ideas about possibilities and desires leads one to set goals and
strive for excellence in each area.
synonyms for Brilliant Star as discussed here might be champion, spiritual or celestial
leader, or even giraffe
(one who is willing to stick his or her neck out.) This is the
opposite of someone who accepts being average or mediocre or sees
himself or herself as a failure or loser.
is important to acknowledge that the more internal domains of
spiritual, physical, cognitive, affective and conative development
are actualized in interaction with the more external domains of
family, friends, career, finances, and social. For example, in
early childhood one's understanding of family
and the other external domains is heavily influenced by one's
cognitive and emotional development. The reverse is also
true; as one's development in the more external areas become more complex this can
impact one's problem solving strategies and values system.
Brilliant Star model also recognizes that the domains and core
elements are developed in interaction with the more overarching
influences (Bronfenbrenner, 1979). At the first level
is the family, the school, the religious organizations, and friends
or peer groups. At a more macro level, the influences include
the culture, international region (such as NAFTA), and the global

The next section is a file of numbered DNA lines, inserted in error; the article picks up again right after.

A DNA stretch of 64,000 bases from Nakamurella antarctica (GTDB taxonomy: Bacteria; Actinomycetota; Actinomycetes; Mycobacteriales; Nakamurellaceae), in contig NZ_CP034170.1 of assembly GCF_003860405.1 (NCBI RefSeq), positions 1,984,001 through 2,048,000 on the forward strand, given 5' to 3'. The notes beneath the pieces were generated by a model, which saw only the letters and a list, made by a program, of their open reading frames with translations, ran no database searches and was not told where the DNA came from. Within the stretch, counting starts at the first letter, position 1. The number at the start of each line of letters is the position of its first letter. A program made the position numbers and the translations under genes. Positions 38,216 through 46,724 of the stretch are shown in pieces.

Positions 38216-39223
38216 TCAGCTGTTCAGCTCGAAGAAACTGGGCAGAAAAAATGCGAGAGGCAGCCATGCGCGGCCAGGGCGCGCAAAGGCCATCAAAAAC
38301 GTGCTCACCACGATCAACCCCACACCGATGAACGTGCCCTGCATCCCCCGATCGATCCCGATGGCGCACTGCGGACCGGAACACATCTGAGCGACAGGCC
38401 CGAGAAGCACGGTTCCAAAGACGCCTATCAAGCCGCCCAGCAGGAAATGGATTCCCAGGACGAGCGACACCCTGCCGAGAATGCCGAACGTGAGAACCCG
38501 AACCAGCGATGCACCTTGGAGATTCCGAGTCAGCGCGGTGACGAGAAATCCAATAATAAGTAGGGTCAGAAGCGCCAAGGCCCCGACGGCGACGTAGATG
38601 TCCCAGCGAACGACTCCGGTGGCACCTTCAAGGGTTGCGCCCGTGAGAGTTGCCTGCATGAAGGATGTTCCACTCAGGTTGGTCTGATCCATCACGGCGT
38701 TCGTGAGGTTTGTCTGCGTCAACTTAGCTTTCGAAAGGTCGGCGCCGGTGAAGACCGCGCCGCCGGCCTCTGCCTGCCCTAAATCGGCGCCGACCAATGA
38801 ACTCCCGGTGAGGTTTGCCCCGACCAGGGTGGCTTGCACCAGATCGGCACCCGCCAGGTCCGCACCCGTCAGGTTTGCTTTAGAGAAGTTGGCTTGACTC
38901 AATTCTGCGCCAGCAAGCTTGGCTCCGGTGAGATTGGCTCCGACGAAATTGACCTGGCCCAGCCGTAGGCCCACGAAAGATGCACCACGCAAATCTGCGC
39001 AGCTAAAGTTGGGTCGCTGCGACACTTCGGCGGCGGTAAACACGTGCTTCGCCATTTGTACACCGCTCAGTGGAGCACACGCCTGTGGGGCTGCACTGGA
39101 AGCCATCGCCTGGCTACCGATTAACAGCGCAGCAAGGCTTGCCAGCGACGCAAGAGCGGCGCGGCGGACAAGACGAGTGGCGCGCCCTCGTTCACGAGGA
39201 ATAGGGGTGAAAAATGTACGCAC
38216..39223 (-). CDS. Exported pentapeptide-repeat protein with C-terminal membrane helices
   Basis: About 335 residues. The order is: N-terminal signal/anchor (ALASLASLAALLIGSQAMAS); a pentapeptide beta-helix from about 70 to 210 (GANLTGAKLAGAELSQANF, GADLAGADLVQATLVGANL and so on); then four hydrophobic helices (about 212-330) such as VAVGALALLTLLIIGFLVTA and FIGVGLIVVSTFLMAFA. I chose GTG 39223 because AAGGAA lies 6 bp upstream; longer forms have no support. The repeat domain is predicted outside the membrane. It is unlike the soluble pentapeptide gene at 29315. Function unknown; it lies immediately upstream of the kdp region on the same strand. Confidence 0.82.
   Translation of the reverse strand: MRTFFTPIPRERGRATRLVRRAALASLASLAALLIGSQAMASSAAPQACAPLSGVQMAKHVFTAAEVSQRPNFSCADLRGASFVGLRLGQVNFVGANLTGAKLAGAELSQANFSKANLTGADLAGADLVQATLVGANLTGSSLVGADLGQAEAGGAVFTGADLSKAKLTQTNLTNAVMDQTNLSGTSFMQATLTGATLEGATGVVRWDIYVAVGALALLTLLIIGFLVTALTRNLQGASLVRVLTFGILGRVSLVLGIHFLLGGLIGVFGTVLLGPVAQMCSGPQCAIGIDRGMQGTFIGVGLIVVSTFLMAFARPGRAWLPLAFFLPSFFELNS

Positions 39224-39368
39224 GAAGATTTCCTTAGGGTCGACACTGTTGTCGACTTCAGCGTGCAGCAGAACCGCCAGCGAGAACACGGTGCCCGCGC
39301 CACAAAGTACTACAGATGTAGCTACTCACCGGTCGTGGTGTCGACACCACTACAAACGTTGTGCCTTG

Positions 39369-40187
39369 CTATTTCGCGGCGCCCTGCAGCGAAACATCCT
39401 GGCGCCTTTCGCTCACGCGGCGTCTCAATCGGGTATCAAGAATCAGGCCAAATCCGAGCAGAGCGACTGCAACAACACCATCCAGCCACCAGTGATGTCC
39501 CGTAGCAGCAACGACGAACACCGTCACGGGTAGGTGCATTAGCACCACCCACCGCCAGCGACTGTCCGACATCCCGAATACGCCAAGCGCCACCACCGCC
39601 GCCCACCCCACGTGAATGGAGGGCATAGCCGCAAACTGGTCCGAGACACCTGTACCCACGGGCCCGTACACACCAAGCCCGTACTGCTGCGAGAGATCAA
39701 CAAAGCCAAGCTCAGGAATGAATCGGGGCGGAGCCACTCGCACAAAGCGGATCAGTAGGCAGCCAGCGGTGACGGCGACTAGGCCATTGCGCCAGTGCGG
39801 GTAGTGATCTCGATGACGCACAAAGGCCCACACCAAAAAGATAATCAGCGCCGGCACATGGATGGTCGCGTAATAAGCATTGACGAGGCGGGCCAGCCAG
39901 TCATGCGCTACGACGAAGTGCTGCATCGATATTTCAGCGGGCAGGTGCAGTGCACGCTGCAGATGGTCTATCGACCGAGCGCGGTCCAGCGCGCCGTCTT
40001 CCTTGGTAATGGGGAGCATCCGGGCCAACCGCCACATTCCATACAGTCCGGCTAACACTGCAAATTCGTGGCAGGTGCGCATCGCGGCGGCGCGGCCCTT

fundamental principles guide the development of the Brilliant
Star concept and the selection of materials shown below. First,
human beings are considered as spiritual beings,
a belief fundamental to all major world religions,
as well as many philosophers and scientists
(e.g. Templeton & Giniger, 1998). The sacred writings of the
different faiths are an important source that we can use to develop
the knowledge base for a vision of what excellence would look
like in each domain. Philosophers have been discussing issues
of spirituality from ancient times as exemplified
in the writings of Socrates and Plato. And history has
documented the success of many historical spiritual and religious
figures. An immense amount of wisdom from these sources
has been amassed over thousands of years of human history. Science
is a relative newcomer to this process in that the writings of
scientists span a little over a hundred years about what it means
to be human. Despite the attempt to justify a totally materialist
view of human beings by many scientists, important scientists
such as Einstein and Jung have rejected this view.
second, corollary principle is that no
single source of knowledge about what it means to develop human
potential should be used to define how to "Become A Brilliant
Star." Science, religion, philosophy, history,
literature, and the arts all
have different standards by which to judge truth or the validity
of concepts and principles. Each of these can provide standards
by which we can judge alternatives of how to develop human potential.
The small sampling of links to materials
shown below demonstrates the unity, as well as the diversity, among
different sources of information as it relates to human
growth and development.
the concept is being developed from a "systems" or "organismic"
perspective. From this viewpoint, the individual is seen as a
self-organizing system influencing and
being influenced by the natural, social, and cultural contexts
in which one lives. Bandura's (1986) concept of "reciprocal determinism"
and Bronfenbrenner's (1979) concept of "the ecology of development"